The commissioner's letter goes on to defend the refusal to change the name, claiming that public opinion supports its use, and that it "stands for strength, courage, pride and respect." It is the height of arrogance to tell an oppressed community how they should feel about a term applied to them, and what should or should not be acceptable. If that community declares that a name or a term is offensive - and Native American organizations have done so, repeatedly -- it should not be used. Congresswoman Betty McCollum of Minnesota called out the ridiculousness of Goodell's argument, saying "Would Roger Goodell and Dan Snyder actually travel to a Native American community and greet [someone with], 'Hey, what's up, redskin?' I think not."

If the National Football League wants to "take seriously its responsibility to exemplify the values of diversity and inclusion that make our nation great," it could get a fantastic start by recognizing the racist history of the D.C. franchise's name and ceasing to defend the indefensible. It should change the name and pledge to begin a real educational effort to explain why the change was the right decision for the team, the league and the country.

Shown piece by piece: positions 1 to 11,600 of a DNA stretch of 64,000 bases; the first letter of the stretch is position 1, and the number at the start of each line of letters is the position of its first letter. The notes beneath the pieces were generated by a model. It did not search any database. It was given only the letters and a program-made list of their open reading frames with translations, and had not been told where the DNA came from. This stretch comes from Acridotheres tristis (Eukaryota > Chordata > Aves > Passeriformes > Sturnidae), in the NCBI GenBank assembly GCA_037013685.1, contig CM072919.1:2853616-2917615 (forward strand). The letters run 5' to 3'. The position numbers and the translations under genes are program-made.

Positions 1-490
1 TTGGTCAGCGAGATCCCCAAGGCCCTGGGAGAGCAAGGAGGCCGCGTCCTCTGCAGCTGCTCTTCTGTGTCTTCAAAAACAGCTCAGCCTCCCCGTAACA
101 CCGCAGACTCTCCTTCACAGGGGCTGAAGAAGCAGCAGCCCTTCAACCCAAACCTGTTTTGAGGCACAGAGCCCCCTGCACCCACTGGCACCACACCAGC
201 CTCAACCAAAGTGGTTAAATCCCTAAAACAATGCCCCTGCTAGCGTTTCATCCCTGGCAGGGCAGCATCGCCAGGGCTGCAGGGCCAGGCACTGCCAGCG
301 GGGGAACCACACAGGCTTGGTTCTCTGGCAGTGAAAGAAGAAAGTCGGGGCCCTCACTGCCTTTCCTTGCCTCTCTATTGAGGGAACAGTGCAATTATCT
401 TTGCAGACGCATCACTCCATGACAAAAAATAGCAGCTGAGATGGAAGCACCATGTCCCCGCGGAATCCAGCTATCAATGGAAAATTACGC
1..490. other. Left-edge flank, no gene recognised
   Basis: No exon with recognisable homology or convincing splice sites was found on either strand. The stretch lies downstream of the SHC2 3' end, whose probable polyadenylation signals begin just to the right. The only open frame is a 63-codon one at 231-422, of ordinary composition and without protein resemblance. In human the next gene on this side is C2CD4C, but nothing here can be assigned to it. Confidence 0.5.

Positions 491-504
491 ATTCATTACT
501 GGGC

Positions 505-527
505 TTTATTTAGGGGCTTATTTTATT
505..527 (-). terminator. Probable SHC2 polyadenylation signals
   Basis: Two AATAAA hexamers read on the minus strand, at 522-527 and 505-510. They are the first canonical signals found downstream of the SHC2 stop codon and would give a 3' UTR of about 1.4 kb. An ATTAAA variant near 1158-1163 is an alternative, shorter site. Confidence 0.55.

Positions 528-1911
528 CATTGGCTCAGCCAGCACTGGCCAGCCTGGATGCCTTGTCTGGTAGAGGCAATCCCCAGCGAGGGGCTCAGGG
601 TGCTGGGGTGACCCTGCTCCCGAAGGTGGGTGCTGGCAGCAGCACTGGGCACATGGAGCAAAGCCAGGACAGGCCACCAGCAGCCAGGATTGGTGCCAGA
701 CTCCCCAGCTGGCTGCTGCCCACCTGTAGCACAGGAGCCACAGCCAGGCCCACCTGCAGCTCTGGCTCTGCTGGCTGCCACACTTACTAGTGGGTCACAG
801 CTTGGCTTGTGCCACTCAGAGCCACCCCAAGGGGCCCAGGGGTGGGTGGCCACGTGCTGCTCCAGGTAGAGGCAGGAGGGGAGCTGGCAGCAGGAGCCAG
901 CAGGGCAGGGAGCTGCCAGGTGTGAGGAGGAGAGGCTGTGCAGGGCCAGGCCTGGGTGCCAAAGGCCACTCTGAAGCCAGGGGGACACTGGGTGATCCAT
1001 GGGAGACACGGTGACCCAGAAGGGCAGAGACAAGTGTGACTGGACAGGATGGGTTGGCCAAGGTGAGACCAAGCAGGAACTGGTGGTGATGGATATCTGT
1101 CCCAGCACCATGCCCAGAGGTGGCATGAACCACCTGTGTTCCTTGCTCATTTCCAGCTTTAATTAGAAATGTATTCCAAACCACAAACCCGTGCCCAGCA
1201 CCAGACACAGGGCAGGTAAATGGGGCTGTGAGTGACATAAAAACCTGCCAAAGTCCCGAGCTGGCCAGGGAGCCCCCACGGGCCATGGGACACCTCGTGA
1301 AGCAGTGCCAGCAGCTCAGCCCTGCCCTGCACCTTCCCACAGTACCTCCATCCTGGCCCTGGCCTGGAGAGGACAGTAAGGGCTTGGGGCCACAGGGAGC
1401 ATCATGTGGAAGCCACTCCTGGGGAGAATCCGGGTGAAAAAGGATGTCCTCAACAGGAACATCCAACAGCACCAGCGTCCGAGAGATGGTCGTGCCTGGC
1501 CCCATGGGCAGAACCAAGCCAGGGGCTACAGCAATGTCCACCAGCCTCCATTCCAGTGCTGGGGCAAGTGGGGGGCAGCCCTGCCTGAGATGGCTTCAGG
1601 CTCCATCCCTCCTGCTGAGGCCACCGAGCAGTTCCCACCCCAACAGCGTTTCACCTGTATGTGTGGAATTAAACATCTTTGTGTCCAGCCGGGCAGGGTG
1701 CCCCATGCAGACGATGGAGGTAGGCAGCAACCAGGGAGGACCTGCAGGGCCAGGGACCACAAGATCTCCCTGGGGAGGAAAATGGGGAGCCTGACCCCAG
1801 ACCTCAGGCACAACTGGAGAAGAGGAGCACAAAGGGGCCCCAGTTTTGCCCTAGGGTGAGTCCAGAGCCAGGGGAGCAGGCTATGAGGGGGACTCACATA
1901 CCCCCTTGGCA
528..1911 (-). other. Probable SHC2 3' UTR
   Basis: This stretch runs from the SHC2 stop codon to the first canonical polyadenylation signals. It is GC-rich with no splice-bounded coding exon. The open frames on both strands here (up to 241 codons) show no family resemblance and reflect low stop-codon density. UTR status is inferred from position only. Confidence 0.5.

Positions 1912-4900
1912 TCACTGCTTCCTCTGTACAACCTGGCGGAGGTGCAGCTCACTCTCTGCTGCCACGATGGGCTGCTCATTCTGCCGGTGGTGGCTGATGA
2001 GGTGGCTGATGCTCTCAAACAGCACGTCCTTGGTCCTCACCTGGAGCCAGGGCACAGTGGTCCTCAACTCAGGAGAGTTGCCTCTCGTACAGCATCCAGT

Photo: Mike Licht/

Patent Office cancels Washington's disparaging trademark: The U.S. Patent Office ruled June 18, 2014, that the Washington Redskins nickname is "disparaging of Native Americans" and that the team's federal trademarks for the name must be canceled.



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  • If congresswoman McCollum is so sensitive about this. Then why doesn't she push the government to give them back their land they stole?

    Posted by stephanie, 10/14/2013 12:02am (2 years ago)

  • You are so narrow minded and censorship oriented. Your time would be better spent going after the music business that calls women "b's" and "whs" and other derrogatory names that dehumanize women.
    The Indian is a sign of our past and loved symbol of where America came from. It is important to remember our history and everytime I see the Indian Head Nickel, I am reminded of how we got the land we have and how we should honor the land and appreciate the Native American. I love it that NFL and baseball teams have named themselves after our forgotten heritage. Get over yourself, Americans love the Native American symbols and names.